I recently read that Dr Norman Wildberger has updated the arcane rules of trigonometry and eliminated sines, cosines and tangents from the trigonometric toolkit. Cool! I mean, I always liked trigonometry but looking at it from another perspective is always refreshing. Yes, I'm a total nerd.

When I was a kid learning this stuff seemed weird and officious. Half of the time I thought the teachers were nuts when they explained how numbers could be used, as though they were trying to convince us to buy Amway. When I was excited to "discover" something about them, something which we would be later taught in some methodical fashion, the teachers would often wonder what I was talking about. This sounds very computationally elite and snobby of me but sometimes I think I understood the nature of numbers better than they did because I didn't have the good sense to be terrified of math.

I thought I would probably stop taking math after high school. It seemed to be more of memorization than anything. It was boring and nobody ever bothered to explain the connections. When I was older, the larger concepts began to unfold more sensibly. I finally saw the grander picture. Why don't more high school teachers encourage kids to think in terms of math? Probably the better question is, why does it have to be such a terrifying experience in grade school?

I think there should be mathematics specialists in elementary schools to make sure kids develop a comfort with numbers and their various uses. Many elementary-level teachers aren't very math savvy. I nearly completed a teaching degree at one point, with the goal of teaching middle school math. For a number of reasons I didn't complete it. While on this path, I took various courses on elementary math instruction and can tell you that a good percentage of my fellow students were on their 2nd time in the classes (after receiving failing grades initially.) Many of these future teachers admitted being terrified of taking these classes because they "always hated math." And they went on to teach. It may be a case of the chicken and the egg.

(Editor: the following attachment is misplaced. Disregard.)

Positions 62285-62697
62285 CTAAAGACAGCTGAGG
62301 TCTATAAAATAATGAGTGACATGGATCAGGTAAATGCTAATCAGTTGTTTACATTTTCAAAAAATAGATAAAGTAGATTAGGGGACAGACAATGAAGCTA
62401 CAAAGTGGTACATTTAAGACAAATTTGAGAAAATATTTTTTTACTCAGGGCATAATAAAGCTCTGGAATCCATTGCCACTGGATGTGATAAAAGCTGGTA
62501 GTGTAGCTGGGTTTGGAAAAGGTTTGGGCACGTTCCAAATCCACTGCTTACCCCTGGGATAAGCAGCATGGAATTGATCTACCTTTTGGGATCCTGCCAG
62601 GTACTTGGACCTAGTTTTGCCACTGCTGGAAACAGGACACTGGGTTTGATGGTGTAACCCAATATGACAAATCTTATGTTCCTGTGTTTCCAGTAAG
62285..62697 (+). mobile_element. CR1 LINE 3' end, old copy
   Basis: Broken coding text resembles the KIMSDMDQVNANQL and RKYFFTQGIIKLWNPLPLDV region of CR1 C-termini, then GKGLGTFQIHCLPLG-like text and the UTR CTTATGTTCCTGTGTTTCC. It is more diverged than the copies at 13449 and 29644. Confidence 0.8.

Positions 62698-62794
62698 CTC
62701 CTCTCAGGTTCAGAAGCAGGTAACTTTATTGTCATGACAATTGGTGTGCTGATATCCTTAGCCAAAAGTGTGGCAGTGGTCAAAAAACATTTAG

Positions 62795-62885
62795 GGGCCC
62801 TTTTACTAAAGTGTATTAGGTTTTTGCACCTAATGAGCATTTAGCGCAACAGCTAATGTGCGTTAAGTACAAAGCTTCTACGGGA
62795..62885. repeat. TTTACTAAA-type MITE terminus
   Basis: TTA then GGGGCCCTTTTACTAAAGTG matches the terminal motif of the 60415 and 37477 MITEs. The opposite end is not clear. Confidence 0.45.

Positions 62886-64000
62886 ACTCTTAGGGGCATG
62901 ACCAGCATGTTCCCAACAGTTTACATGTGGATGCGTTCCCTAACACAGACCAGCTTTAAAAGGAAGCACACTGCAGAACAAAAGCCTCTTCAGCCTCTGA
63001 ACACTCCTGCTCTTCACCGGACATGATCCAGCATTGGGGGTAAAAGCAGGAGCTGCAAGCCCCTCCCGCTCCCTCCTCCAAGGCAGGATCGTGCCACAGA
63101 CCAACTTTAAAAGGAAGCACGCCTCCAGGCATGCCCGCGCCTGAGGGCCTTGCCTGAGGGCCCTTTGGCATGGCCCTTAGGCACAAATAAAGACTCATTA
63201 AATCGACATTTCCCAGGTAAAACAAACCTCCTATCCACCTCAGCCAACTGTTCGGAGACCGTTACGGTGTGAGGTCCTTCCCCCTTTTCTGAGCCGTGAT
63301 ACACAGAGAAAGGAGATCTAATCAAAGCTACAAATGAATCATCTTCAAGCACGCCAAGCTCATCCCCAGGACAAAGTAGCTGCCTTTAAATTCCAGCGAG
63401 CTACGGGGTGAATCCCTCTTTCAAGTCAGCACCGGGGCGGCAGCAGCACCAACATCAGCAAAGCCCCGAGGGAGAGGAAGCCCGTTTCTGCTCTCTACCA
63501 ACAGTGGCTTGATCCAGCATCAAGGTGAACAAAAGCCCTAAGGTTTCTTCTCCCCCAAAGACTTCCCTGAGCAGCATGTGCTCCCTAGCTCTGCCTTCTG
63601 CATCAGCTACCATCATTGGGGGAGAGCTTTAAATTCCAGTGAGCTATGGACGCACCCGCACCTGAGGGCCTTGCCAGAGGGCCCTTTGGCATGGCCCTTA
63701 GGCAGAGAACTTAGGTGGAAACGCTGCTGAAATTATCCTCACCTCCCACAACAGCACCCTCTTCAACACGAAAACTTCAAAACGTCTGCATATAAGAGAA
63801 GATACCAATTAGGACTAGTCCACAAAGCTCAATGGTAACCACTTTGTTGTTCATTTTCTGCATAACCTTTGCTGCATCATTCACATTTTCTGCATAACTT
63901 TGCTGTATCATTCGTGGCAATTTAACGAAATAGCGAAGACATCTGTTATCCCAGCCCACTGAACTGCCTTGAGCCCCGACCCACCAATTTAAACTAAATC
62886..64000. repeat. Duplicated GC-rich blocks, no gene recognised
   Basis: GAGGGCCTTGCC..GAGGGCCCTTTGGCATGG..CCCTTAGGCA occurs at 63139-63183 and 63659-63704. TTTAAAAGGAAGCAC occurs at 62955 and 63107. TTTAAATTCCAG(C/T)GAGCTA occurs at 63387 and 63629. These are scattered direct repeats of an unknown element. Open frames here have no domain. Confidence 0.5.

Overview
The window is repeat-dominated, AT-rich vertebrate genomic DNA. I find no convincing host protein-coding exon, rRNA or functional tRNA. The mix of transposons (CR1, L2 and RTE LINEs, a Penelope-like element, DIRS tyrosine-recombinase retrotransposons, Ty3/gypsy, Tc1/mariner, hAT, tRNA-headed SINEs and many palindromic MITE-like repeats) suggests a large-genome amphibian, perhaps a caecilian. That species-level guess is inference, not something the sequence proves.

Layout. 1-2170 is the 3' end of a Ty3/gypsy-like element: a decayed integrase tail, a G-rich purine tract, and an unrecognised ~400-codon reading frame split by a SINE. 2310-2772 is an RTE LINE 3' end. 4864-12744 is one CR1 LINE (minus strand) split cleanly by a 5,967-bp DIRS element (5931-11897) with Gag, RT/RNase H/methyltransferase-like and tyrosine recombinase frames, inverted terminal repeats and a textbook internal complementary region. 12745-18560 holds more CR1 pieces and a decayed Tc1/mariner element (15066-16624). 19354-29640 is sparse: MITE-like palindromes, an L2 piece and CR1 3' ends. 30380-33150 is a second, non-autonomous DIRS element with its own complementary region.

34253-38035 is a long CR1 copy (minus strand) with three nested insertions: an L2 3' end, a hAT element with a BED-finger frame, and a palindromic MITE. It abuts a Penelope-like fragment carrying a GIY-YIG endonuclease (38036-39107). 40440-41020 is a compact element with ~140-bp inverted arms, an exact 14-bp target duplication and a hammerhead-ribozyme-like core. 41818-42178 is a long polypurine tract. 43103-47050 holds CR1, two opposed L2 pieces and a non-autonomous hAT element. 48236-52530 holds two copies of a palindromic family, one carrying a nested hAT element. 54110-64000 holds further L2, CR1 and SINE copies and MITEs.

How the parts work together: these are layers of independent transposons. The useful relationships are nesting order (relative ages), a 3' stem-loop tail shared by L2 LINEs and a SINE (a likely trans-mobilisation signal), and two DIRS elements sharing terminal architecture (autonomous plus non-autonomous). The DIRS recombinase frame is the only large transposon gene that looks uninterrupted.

We've somehow raised generations of math phobics. However, the generation before them is just as queasy about math and so on and so on. As a result, subsequent generations of teachers are often very single-minded in their approach to mathematics education, relying on memorization of formulas and even confusing the use of manipulatives. Too many kids are learning rote methods of computation. If a kid has a question that is not directly dealt with in the teacher's manual, it may not be addressed and a curious child will become a hardened one. They don't get the play with the numbers and see what they can do. No monkey bars with 4, no tag with 7, nothing.

Kids need to learn that it's ok to take their numbers out to play, that there is more than one way to divide or multiply. It freaks people out when I can calculate sales tax AND add it to the price of an item with a single calculation. I use the calculator function of my cell phone to do it in line for the cash register so I can have exact change. If the line is long, I'll just work it out in my head. It's fun and slightly cruel to imply that I knew the total because I am psychic.

Hey, this soapbox is kind of high and I'm a little lightheaded. Time to get off.

## Sunday, September 18, 2005

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